Medicare Tax Extended to Investment Income

Under current law, the Medicare tax only applies to wages and self-employment income. Beginning next year a new Medicare tax will, for the first time, be applied to investment income (dividends, rental income, capital gains from asset sales). Like the above unearned income medicare tax, a 3.8% tax will be imposed on net investment income of “higher income earners. ” I.e. those single taxpayers with adjusted gross income (AGI) above $200,000 and joint filers with AGI over $250,000 (unindexed). However, the new tax won’t apply to investment income in tax-deferred retirement accounts such as 401(k) plans.

So if you are a higher income earner and have substantial amount of investments, you could have a significantly higher tax burden next year.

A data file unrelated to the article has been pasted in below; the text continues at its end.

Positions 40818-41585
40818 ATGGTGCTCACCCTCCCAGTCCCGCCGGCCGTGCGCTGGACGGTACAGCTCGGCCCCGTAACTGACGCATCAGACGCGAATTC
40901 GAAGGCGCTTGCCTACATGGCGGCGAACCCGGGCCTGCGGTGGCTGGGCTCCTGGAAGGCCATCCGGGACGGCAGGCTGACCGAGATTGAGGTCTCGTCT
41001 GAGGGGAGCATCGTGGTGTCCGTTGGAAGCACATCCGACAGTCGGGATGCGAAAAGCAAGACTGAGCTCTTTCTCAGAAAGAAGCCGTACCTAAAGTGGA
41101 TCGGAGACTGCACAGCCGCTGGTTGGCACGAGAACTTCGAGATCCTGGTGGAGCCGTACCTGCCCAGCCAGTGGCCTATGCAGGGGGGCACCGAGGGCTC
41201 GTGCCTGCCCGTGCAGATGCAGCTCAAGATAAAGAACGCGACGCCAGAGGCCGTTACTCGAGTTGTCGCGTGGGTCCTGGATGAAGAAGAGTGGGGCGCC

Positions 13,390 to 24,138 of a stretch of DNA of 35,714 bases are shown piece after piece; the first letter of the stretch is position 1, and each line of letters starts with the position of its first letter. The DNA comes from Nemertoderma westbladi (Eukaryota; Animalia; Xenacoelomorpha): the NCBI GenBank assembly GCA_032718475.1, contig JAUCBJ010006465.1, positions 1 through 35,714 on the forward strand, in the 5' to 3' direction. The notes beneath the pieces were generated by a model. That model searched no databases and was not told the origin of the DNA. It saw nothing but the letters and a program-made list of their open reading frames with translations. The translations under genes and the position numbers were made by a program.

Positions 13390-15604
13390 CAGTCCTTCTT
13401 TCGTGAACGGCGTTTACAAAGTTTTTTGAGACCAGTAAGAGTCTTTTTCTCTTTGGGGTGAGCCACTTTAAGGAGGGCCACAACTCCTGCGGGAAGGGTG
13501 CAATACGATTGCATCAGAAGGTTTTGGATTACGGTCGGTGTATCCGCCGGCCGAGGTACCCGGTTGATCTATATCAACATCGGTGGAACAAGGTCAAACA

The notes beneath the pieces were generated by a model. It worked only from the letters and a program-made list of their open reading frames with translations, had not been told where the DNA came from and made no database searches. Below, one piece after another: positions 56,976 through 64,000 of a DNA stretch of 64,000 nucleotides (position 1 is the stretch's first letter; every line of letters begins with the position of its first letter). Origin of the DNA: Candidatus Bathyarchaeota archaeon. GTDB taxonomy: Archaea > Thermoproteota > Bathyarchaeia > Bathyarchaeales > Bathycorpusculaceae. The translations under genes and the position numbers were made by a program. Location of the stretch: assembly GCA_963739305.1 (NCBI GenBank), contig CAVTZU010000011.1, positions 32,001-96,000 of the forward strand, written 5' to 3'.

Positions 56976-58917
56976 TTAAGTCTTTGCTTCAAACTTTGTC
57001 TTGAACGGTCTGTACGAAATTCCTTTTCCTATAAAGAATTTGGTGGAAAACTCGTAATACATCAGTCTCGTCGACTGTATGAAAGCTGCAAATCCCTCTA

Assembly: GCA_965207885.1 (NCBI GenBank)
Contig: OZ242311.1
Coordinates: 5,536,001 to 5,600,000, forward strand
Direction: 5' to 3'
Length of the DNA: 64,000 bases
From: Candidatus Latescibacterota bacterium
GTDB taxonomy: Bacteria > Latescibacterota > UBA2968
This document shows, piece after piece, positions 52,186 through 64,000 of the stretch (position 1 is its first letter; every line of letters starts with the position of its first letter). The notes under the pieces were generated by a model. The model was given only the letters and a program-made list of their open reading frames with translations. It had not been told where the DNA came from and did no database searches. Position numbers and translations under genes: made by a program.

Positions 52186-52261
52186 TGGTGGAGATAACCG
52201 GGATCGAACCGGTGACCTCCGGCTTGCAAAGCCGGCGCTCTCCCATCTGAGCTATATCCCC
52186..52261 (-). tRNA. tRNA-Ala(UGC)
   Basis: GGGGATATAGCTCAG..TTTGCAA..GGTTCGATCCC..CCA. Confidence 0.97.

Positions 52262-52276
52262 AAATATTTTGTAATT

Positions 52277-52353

Lower Limits on Health Care Accounts

In 2013, the cap on tax advantaged health-care flexible spending accounts (FSA) will fall to $2,500, from the current $5,000 level. This is bad news for workers who rely heavily on their FSA to offset other earned income. The new health care laws also create stricter rules about how the dollars you put away, tax free, can be used to pay for medical related expenses. The FSA limit will be adjusted annually to account for inflation and is per employee, regardless of whether you cover just yourself or your full family. Because it is per employee, if a husband and their spouse both work they can both claim the $2,500, for a total household limit of $5,000.

Higher Thresholds for Claiming Medical Expenses in Your Tax Return

If you itemize deductions on your tax return you can currently deduct un-reimbursed medical expenses that are greater than 7.5% of your AGI (Adjusted Gross income). This will change in 2013, when the threshold is raised to 10%. This is a significant blow for wage earners with large medical expenses. But if you’re age 65 or over before the end of the year the deduction is claimed the threshold remains at 7.5% of adjusted gross income through 2016.

Sources : Yahoo.com, IRS

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4 Comments on "2013 Medicare Tax Increase, Health Care Account and Medical Expense Changes"